The Redemption of Althalus by David & Leah Eddings
The previous two books were not in my favored genres. But this book was one of my biggest disappointments. I’d read and enjoyed David Eddings’s “The Belgariad” and “The Mallorean” series when I was younger. (With the specific caveat that I found the midpoint novel of “The Belgariad” – Magician’s Gambit – had a resolution that was unrealistic and predicated on a nonsensical, illogical, and out-of-character action by the primary antagonist of the book. I did feel, however, that the series recovered from this otherwise egregious mistake.) I received The Redemption of Althalus as a gift, something to read while I was laid up with an illness some years back. Contrary to my earlier, mostly-positive experiences with Eddings’s work, however, I found the book to be boring and trite. This review on Amazon, in fact, accurately captures my impressions of the book.
The problem, as it turns out, is twofold. First: the characters are each essentially gender-swapped clones of each other. They all share the exact same “ironic” and trite sense of humor. They interact according to painful gender stereotypes. In effect, they are two-dimensional cardboard cut-outs. Secondly: the plot is unoriginal and uninspired. We are never truly made to fear for the heroes: after all, they possess certain powers that, in effect, make them invincible. It’s hard to fear for the fates of characters who are functionally invincible. Not that we would care in the first place, considering the insurmountable difficulties of the first problem.
I got about halfway through this book, at which point I flipped to the very end, read a couple more pages to confirm that yes! the good guys win, and then closed it never to open it again. It sits even now in a pile to be donated to some unsuspecting library, but I can’t even summon enough give-a-care about this sad, sorry novel to actually do anything with the book. It’s out of sight, and out of mind, unless I want to talk about an unsuccessful and yet mysteriously supposedly-good-enough-to-get-published example of Epic Fantasy. By all accounts, this book is substantially worse than the previous two books on this list. The first at least can adhere to the pretension of being “literary” and therefore “artistic” and the second can claim the appellation of “classic”. This book is neither.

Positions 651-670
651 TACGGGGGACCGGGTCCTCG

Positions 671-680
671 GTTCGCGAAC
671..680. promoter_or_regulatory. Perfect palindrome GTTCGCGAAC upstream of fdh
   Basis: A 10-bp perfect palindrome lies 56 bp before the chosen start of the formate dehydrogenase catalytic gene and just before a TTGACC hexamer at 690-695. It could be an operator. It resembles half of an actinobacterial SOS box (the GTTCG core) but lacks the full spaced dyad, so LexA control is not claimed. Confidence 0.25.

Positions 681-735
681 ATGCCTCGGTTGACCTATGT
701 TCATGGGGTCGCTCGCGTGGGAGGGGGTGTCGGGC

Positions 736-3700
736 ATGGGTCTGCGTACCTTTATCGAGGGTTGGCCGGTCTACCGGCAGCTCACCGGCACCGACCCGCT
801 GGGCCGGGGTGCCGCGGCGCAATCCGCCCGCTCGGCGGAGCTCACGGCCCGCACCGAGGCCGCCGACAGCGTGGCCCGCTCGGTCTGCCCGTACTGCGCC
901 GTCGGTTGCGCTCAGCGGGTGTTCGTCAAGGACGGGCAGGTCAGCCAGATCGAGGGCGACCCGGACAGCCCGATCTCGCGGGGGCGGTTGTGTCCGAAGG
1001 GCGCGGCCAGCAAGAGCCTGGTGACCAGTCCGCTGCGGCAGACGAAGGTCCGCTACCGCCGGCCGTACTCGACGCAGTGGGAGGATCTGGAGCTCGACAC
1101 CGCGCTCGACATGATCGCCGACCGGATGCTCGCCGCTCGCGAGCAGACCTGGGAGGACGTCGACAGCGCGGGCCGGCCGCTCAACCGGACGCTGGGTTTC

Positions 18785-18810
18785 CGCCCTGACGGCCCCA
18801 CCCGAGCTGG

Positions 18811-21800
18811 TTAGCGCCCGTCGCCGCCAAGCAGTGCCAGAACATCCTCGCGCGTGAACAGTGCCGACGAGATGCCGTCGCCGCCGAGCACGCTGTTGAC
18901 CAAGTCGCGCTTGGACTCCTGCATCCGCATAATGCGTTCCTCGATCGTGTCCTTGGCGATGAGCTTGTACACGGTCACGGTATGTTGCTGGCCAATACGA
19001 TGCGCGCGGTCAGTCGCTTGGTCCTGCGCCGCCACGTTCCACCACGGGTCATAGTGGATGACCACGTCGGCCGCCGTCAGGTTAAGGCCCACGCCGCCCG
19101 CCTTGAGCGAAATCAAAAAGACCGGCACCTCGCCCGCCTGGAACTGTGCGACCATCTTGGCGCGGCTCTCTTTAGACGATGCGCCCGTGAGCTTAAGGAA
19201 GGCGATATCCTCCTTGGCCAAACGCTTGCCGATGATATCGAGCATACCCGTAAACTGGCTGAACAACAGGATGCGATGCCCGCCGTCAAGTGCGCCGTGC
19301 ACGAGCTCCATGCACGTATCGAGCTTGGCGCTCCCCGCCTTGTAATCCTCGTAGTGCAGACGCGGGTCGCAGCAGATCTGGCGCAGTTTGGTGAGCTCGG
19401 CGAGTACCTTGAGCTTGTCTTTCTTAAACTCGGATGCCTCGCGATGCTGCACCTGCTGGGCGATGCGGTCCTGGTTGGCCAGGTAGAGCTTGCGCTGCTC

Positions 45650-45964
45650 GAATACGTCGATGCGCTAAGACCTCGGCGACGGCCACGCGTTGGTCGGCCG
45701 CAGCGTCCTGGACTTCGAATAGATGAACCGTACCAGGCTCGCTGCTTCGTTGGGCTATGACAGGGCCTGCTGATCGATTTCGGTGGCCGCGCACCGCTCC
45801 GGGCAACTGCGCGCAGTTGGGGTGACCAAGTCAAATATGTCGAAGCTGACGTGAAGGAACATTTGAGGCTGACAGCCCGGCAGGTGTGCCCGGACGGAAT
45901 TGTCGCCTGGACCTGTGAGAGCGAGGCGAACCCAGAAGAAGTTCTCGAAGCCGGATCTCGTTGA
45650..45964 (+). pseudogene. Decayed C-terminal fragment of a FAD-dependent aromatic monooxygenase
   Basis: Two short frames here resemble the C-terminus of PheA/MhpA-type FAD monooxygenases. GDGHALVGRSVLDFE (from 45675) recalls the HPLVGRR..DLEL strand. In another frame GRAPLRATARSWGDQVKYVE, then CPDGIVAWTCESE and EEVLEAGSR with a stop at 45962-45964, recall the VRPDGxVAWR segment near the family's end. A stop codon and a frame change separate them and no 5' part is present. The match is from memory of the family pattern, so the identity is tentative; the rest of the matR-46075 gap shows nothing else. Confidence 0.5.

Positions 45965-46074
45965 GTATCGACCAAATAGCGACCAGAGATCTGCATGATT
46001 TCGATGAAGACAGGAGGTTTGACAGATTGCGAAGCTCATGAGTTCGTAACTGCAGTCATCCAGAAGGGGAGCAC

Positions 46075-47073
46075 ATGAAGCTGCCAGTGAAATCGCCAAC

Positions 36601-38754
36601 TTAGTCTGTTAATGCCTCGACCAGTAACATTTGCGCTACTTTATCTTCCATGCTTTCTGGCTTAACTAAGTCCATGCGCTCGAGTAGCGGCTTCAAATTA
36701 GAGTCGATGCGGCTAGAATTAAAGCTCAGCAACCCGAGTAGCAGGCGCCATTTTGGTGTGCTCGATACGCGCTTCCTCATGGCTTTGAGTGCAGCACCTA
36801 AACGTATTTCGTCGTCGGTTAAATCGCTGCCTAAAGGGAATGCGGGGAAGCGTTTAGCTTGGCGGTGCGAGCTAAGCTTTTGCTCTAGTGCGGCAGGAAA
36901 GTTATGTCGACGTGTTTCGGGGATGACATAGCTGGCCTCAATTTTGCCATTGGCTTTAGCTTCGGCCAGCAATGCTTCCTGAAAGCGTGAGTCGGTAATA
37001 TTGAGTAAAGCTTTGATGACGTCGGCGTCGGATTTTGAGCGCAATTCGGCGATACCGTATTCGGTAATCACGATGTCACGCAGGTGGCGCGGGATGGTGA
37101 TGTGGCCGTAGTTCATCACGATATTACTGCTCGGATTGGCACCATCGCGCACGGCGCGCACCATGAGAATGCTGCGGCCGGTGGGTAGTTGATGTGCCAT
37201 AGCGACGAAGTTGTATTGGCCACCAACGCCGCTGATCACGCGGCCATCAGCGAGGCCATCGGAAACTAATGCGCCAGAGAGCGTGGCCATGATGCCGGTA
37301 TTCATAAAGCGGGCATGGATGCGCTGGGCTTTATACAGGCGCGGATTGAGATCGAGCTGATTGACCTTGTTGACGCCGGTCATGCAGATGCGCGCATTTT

The Soul of the Fire by Terry Goodkind
I had never counted The Soul of the Fire among the list of books I hadn’t finished because, for many years, I honestly believed I had the intention of going back and finishing the book. But I’ve made a separate peace (did you see what I did there?) with the fact that Terry Goodkind’s “Sword of Truth” series is, in fact, mostly composed of execrable garbage. But I successfully fooled myself into believing, for many years, that they were good.
This misconception stems from the first book, Wizard’s First Rule, which actually was pretty good. I enjoyed it thoroughly, and I thought the ending was both uplifting and a clever inversion of expectations based on the magic system Goodkind had invented. It isn’t a great novel, but I thought it was good, and I don’t regret that I enjoyed it. The problem is, after this one good example, it quickly becomes clear that Goodkind had no plan, whatsoever, for the rest of the series. Wizard’s First Rule ends with a fully-resolved conflict, and no substantially useful loose threads from which to weave an ongoing tale. Each subsequent book, however, introduces newly-contrived elements that, in an inverse of Chekhov’s Gun, are not suggested by earlier books. New Ultimate-Big-Bads emerge, each ridiculously more Ultimately Bigger And Badder than the last. New magic systems are introduced. New rules on the old magic system. Each book takes pains to contradict whatever was good or enjoyable about the previous books. And throughout there is plenty of world-class plagiarism from better-planned and better-plotted novels (notably from Robert Jordan’s “Wheel of Time” series.) Everything feels tacked on as an afterthought, haphazard, and unplanned.
What really did it for me, in retrospect, was the introduction of the primary plot problem of The Soul of the Fire. When we are introduced to the driving plot Macguffin, I-am-not-making-this-up, we discover it involves an evil, magical Death-Chicken. Yes. The Death-Chicken is killing people with it’s evil, chickeny Death-Stare. And it just happens to be killing relatively innocent Noble Savages that our not-a-Noble-Savage, Great-White-Hero has adopted as his own people. Several chapters are given to discovering the mystery of the Death-Chicken and the pursuit of said Death-Chicken. In actuality, the Death-Chicken is possessed by the evil Chimes. Calling something by the name of a sonorous and pleasantly-melodic musical instrument doesn’t strike much more fear into my heart than making it an evil, soul-sucking chicken. (Seriously… didn’t Goodkind know that chickens are, by their very nature, humorous?) What’s more… while theoretically the Chimes were introduced in the prior book, they weren’t thoroughly discussed – instead, this book attempts to link them to what was purportedly a subplot that lead to a relatively benign resolution to the main plot of that book. But guess what? The subplot? Not resolved. And also, saving the hero’s life in the last book has released these Chimes in this book, and now they’ve mutated into a Death-Chicken.